Seventh Station: Jesus falls the second time
Once again, our Lord has fallen. Even with someone helping him carry the cross, he still falls down. If you’re imagining yourself as part of the crowd for this moment, what do you see in your mind? Are you seeing Jesus fall up close or do you see him from a distance? If you’re imagining yourself in Jesus’s place, how heavy is the cross or how deep are the wounds from the whip? Whomever you imagine yourself as, feel the dry, dusty air around you, the metallic scent of blood in the air, the harshness of the ground. Hear the noises of jeers and tears from the crowd around you.
Now what comes to mind when you think of falling down for a second time? Do you think of a frustrating point of your life? An addiction you struggle with? Place those struggles onto the cross and remember that Jesus has fallen for a second time, which means, sometimes we fail in trying to get out of these problems. But once again, Jesus gets back up and He calls us to get up alongside him.
Eighth Station: Jesus meets the women of Jerusalem
This particular station is painful for me. It’s one of the stations that can be found in Scripture. From Luke 23:28-31
Jesus turning to them said, “Daughters of Jerusalem, do not weep for me, but weep for yourselves and for your children. For behold, the days are coming when they will say, ‘Blessed are the barren, and the wombs that never bore, and the breasts that never gave suck!’ Then they will begin to say to the mountains, ‘Fall on us’; and to the hills, ‘Cover us’. For if they do this when the wood is green, what will happen when it is dry?”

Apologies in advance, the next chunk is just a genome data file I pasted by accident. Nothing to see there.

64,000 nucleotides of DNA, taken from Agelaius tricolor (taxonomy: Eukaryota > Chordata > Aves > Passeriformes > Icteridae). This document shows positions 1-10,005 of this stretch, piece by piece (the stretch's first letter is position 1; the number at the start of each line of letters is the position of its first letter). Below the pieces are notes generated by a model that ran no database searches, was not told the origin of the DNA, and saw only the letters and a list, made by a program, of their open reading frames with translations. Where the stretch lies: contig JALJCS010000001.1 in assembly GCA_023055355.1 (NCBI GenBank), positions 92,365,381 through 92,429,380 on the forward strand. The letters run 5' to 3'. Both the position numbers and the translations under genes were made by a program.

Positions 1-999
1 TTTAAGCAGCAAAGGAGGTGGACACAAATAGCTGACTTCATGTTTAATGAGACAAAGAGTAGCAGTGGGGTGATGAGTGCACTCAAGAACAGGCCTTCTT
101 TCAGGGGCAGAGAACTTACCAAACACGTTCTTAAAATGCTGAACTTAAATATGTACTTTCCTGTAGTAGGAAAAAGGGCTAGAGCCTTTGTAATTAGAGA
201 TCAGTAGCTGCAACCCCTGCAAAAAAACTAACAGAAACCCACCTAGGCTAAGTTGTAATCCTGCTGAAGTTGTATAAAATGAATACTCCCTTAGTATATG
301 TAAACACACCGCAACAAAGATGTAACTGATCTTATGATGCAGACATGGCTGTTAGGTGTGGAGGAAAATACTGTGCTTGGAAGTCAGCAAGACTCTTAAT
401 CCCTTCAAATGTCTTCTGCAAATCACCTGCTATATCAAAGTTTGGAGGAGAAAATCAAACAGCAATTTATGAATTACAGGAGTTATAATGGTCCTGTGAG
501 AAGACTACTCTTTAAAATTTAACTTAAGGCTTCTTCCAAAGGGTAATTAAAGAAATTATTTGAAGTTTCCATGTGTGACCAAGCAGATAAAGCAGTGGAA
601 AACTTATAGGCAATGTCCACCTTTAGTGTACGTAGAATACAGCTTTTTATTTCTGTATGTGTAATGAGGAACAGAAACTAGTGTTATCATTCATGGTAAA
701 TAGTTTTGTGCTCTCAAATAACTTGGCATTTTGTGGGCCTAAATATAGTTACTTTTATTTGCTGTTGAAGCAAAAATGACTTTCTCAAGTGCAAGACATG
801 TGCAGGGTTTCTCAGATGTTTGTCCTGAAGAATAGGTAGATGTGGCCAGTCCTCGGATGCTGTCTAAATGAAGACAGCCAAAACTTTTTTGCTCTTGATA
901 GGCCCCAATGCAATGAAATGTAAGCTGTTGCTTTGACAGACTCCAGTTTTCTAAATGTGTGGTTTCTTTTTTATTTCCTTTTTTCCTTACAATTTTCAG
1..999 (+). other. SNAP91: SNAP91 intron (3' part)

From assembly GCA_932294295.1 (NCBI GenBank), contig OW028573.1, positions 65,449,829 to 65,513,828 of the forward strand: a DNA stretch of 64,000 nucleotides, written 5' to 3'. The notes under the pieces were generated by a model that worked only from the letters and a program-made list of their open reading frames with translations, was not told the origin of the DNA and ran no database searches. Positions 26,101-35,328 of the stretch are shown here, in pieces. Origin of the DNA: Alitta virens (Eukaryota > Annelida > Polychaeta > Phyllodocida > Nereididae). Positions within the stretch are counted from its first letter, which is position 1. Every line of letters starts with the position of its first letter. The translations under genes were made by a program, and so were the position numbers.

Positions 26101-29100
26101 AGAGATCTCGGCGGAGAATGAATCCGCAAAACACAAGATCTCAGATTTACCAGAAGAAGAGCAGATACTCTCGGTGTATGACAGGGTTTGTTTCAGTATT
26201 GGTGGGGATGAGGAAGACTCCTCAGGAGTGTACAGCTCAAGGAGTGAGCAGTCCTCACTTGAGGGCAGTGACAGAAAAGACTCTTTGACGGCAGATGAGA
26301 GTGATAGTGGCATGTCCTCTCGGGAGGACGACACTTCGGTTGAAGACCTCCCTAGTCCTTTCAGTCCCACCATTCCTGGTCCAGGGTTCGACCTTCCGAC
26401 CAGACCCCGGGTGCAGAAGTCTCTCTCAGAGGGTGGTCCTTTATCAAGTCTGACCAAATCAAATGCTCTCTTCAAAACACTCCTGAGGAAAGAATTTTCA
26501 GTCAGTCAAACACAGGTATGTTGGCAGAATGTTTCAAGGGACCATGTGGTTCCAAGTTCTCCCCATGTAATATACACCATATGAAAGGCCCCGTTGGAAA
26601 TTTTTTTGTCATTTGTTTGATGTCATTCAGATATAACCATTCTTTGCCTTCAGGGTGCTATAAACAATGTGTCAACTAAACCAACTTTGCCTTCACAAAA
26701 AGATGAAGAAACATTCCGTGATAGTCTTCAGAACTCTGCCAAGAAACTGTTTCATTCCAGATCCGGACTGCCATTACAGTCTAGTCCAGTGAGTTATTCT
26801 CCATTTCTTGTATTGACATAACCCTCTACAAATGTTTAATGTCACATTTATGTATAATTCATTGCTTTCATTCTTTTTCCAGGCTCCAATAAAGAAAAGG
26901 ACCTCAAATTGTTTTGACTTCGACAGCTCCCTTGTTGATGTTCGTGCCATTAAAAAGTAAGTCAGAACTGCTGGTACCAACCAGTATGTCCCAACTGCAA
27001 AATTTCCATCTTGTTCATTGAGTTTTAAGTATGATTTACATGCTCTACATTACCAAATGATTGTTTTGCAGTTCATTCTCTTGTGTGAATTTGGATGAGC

The passage is painful to read because what Jesus prophesied came true. Modern society would rather be childless, young adults are drawn to stories of apocalypses (yes, there is a plural for apocalypse), and fully grown adults watch shows about anti-heroes and fantasy worlds where anyone can die, choosing to make fun of straight laced heroes, looking at knights in shining armor with a cynical eye. People try to justify living life without having a family. Teens and young adults try to find meaning in a wasteland of Top 40 music and addictive technology. We are on constant watch for some kind of end to the world instead of looking towards the future, building houses on the sands of vaguely positive sounding ideas. Whenever I meditate on this station, I pray for life to be valued at all stages. I pray for the unborn, I pray for an end to the death penalty, and I pray for all the lost souls of teenagers and young adults.